Table_4_Exercise Interventions in Polycystic Ovary Syndrome: A Systematic Review and Meta-Analysis.docx (12.86 kB)
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Table_4_Exercise Interventions in Polycystic Ovary Syndrome: A Systematic Review and Meta-Analysis.docx

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posted on 07.07.2020, 04:40 by Rhiannon K. Patten, Russell A. Boyle, Trine Moholdt, Ida Kiel, William G. Hopkins, Cheryce L. Harrison, Nigel K. Stepto

Background: Polycystic ovary syndrome (PCOS) is a common and complex endocrinopathy with reproductive and metabolic manifestations. Exercise training has consistently been found to result in improved clinical outcomes in women with PCOS, but shortfalls with exercise prescription are evident. The aim of this systematic review and meta-analysis was to identify exercise intervention characteristics that provide favourable outcomes in women with PCOS.

Methods: A systematic review of published literature was conducted using EBSCOhost and Ovid Medline up to May 2019. The review adheres to the Preferred Reporting Items for Systematic Review and Meta-Analyses (PRISMA) guidelines as per our PROSPERO protocol (CRD42018088367). Randomised controlled trials, non-randomised controlled trials, and uncontrolled trials that evaluated an exercise intervention of at least moderate intensity in women with PCOS were included. Meta-analyses were performed using general linear mixed modelling and Bayesian inferences about effect magnitudes.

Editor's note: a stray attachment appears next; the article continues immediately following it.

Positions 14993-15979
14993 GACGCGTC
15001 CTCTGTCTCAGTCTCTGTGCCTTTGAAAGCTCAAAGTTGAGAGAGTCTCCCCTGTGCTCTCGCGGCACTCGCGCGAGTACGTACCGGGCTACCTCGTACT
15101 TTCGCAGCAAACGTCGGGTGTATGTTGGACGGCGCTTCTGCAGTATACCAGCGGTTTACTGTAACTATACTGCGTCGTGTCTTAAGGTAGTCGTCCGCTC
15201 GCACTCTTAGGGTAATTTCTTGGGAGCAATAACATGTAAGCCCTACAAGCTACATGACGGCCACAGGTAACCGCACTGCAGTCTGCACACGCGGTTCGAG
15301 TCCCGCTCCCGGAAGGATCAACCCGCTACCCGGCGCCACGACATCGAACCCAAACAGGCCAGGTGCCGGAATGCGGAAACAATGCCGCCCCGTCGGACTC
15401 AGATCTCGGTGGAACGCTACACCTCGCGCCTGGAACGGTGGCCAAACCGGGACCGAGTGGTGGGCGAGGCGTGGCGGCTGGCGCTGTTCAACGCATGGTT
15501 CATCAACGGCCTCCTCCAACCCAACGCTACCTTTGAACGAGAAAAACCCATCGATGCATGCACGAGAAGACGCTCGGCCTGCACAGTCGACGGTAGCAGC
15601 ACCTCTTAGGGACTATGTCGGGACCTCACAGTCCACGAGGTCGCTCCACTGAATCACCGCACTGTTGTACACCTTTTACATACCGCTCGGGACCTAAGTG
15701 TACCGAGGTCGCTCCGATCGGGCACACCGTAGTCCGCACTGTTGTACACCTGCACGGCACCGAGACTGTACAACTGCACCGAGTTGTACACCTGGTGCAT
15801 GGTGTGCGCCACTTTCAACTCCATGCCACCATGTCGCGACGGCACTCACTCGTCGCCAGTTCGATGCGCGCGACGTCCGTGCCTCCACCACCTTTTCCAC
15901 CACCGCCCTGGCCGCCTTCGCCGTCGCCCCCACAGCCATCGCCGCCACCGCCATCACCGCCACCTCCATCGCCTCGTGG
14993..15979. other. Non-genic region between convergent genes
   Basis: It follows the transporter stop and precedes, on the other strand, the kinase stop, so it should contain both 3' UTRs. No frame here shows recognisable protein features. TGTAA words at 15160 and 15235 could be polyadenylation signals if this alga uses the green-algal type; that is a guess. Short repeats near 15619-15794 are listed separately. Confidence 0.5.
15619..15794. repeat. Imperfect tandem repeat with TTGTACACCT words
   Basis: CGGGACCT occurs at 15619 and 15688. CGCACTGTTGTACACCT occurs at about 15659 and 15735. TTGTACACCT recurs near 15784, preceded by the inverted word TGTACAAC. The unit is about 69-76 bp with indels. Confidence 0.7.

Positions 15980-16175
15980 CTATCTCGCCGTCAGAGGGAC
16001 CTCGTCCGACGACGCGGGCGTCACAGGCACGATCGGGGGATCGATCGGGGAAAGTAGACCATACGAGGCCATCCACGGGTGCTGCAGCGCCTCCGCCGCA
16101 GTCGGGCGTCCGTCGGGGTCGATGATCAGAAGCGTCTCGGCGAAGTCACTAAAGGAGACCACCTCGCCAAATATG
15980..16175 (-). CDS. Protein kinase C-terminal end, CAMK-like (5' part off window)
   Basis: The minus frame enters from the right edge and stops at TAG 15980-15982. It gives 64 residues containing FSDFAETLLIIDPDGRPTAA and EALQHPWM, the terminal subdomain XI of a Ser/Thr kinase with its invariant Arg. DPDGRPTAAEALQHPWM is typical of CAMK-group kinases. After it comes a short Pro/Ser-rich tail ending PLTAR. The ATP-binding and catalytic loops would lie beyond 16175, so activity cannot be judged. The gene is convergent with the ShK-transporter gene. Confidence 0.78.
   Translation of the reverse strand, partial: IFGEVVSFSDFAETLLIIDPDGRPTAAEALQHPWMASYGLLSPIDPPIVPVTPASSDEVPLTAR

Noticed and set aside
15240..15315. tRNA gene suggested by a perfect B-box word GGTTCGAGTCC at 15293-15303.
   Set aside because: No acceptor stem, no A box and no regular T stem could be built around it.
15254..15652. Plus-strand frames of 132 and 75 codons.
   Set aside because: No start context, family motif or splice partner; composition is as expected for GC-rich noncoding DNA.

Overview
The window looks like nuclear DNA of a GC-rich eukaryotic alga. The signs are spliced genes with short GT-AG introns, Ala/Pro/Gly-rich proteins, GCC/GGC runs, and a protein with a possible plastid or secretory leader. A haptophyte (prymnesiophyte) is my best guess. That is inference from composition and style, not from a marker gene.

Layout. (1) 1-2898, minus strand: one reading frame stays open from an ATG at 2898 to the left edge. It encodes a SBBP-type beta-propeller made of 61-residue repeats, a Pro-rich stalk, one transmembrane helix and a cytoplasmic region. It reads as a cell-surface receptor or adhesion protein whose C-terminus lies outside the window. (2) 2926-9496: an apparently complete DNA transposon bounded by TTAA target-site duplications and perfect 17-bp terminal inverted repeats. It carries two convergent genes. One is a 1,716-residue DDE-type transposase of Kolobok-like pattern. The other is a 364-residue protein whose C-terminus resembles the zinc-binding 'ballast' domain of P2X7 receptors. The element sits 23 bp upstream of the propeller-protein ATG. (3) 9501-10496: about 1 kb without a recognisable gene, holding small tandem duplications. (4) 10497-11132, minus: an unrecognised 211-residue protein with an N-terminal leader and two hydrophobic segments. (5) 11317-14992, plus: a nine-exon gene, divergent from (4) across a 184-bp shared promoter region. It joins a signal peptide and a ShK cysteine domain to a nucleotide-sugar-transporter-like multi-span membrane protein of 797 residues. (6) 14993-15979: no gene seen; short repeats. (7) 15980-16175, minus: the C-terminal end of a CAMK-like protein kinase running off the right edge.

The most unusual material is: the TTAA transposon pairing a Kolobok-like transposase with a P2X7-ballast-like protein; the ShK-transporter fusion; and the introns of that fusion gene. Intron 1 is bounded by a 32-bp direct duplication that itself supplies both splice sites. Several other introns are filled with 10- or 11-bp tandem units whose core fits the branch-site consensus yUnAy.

Results: Thirty-three articles were identified for systematic review of which 19 were meta-analysed. Intervention duration ranged from 6 to 26 weeks. A total number of 777 women were included in the meta-analysis. The meta-analysis found that improvements in health outcomes are more dependent on exercise intensity rather than dose. Fixed effects analysis reported a moderate increase in VO2peak (24.2%; 90% CL, 18.5–30.1), and small reductions in HOMA-IR (−36.2%; 90% CL, −55.3 to −9.0), and waist circumference (−4.2%; 90% CL −6.0 to −2.3) as a result of vigorous intensity exercise. These results are confirmed in the predicted analysis which reported the greatest improvements in VO2peak, BMI, and waist circumference after vigorous intensity exercise alone or when combined with diet, particularly for women with clinically adverse baseline values.

Conclusions: Exercise training in the management of PCOS is becoming more common. Results from our analysis support the use of exercise and suggest that vigorous intensity exercise may have the greatest impact on cardiorespiratory fitness, body composition, and insulin resistance. Our results indicate that, a minimum of 120 min of vigorous intensity per week is needed to provide favourable health outcomes for women with PCOS with studies of longer duration required to evaluate outcomes with sustained exercise.